Did you know? the Kuiper Belt
DID YOU KNOW
This month . . . The Kuiper Belt. Home to short period comets and icy bodies in the far reaches of our solar system.
The Kuiper Belt is one of the largest structures in our solar system. Its overall shape is like a doughnut extending from the orbit of Neptune to approximately 7.5 billion kilometres from the Sun.
Pluto is the most well-known Kuiper Belt Object (KBO) and the first KBO to be discovered in 1930 at a time before astronomers had reason to expect a large population of icy worlds beyond Neptune. It would be another 62 years before the second KBO was found in 1992. The illustration below shows the positions of spacecraft and planets and the Kuiper Belt in 2017, courtesy NASA.
The Kuiper Belt is named for astronomer Gerard Kuiper who speculated about objects beyond Pluto. His work didn't actually predict the populations of objects in the region, but his ideas were well-known among astronomers such that the general idea of the belt came to be attributed to him.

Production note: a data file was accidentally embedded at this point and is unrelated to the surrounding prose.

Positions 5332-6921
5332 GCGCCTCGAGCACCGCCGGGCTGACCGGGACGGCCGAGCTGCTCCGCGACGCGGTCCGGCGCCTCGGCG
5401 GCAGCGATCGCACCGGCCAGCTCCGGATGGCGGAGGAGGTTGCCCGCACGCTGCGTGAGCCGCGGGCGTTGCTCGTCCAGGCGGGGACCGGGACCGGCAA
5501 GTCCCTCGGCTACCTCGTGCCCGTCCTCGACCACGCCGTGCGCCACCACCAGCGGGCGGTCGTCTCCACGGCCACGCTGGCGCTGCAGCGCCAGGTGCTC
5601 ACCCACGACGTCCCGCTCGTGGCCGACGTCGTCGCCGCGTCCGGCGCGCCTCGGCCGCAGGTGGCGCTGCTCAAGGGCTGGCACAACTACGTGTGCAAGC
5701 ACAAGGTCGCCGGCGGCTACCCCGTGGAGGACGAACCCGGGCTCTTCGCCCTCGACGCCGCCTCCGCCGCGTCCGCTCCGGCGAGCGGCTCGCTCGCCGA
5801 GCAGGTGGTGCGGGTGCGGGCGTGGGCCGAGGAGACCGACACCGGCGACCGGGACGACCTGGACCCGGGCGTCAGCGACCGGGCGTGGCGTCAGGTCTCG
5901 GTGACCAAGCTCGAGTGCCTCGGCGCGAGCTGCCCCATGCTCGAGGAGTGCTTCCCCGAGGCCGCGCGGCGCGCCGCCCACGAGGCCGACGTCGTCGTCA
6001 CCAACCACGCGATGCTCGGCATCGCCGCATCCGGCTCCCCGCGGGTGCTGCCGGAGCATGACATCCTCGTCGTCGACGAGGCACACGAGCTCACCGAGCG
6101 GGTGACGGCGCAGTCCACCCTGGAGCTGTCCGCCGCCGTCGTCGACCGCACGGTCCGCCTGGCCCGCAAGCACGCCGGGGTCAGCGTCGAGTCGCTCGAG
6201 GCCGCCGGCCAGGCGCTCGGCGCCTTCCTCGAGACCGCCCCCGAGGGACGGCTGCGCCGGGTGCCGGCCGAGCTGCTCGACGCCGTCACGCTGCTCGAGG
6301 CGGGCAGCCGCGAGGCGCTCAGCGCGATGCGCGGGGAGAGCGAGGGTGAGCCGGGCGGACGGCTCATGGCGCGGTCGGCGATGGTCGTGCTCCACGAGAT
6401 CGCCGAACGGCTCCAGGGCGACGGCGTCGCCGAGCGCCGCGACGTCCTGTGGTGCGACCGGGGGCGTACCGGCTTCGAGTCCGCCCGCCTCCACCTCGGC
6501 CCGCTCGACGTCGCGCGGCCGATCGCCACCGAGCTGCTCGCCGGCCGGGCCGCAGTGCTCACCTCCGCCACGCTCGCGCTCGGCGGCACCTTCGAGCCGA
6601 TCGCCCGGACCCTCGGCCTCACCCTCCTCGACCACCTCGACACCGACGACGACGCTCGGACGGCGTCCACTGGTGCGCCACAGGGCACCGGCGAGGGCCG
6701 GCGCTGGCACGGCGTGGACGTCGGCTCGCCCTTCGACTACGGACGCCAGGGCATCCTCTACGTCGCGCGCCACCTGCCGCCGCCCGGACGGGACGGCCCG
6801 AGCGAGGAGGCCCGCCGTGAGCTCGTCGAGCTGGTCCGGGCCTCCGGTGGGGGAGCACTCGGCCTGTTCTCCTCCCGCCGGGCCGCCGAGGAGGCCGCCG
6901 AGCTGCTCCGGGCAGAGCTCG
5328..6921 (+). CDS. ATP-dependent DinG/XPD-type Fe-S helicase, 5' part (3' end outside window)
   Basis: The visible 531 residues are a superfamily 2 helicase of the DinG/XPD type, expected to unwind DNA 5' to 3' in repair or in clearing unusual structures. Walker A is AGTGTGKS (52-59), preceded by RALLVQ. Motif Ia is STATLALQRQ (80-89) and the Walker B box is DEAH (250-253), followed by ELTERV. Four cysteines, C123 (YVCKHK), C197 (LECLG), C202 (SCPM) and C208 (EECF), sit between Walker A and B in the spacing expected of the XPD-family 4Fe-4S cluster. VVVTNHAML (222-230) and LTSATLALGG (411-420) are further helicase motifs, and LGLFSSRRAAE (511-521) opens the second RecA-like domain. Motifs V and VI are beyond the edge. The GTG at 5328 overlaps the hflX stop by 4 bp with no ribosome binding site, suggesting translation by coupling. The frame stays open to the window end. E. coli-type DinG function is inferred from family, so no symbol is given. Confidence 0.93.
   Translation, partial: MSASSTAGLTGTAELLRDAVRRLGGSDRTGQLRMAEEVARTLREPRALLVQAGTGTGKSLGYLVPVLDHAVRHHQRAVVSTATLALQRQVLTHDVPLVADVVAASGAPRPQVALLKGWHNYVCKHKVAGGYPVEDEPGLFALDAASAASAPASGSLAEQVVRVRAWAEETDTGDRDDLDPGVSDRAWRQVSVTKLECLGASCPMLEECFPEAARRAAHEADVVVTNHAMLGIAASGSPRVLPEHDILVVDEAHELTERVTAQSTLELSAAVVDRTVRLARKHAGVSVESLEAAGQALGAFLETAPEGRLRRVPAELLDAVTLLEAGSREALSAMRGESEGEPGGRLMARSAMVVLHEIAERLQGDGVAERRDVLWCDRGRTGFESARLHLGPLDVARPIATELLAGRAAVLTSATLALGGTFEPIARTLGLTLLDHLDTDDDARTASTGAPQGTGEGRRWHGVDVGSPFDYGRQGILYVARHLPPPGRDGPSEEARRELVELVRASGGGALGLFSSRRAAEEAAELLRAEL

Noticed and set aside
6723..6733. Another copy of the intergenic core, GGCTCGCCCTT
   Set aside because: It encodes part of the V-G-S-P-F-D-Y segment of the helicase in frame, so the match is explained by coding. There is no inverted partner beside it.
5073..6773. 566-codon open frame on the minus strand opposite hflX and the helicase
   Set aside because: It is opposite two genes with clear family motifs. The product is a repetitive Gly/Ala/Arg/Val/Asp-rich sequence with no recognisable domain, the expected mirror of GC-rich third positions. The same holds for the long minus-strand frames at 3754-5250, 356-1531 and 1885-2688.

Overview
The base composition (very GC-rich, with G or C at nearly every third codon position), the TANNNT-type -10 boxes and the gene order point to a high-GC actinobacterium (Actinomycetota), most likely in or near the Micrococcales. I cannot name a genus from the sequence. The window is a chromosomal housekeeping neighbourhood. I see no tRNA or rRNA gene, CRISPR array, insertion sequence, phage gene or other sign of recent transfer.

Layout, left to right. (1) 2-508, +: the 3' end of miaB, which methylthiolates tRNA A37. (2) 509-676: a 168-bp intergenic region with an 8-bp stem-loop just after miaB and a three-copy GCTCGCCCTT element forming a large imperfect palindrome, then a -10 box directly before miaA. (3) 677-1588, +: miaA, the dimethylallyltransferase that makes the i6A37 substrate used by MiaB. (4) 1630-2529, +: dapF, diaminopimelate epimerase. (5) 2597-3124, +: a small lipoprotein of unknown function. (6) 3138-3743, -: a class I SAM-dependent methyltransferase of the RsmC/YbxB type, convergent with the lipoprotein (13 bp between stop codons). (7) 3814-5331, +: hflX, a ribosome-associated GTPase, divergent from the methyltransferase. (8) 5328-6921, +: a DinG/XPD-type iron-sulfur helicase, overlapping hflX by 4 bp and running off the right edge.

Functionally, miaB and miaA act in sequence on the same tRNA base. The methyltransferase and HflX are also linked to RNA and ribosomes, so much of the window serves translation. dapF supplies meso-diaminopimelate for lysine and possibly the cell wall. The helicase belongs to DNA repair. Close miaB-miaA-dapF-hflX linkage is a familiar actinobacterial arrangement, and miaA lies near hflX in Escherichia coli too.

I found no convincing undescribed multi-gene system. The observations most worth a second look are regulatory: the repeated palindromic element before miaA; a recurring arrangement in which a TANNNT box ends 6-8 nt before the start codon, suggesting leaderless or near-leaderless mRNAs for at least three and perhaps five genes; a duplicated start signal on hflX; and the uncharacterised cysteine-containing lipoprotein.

The first spacecraft to enter the Kuiper Belt was NASA's Pioneer 10 in 1983 however it didn't visit any of the icy worlds. The first spacecraft to actually visit an object in the Kuiper Belt was NASA's New Horizons, which flew by Pluto and its moons in July 2015.
Do not confuse the Kuiper Belt with the Oort Cloud, which is an even more distant, spherical region of icy, comet-like bodies that surrounds the solar system, including the Kuiper Belt. Both the Oort Cloud and the Kuiper Belt are thought to be sources of comets.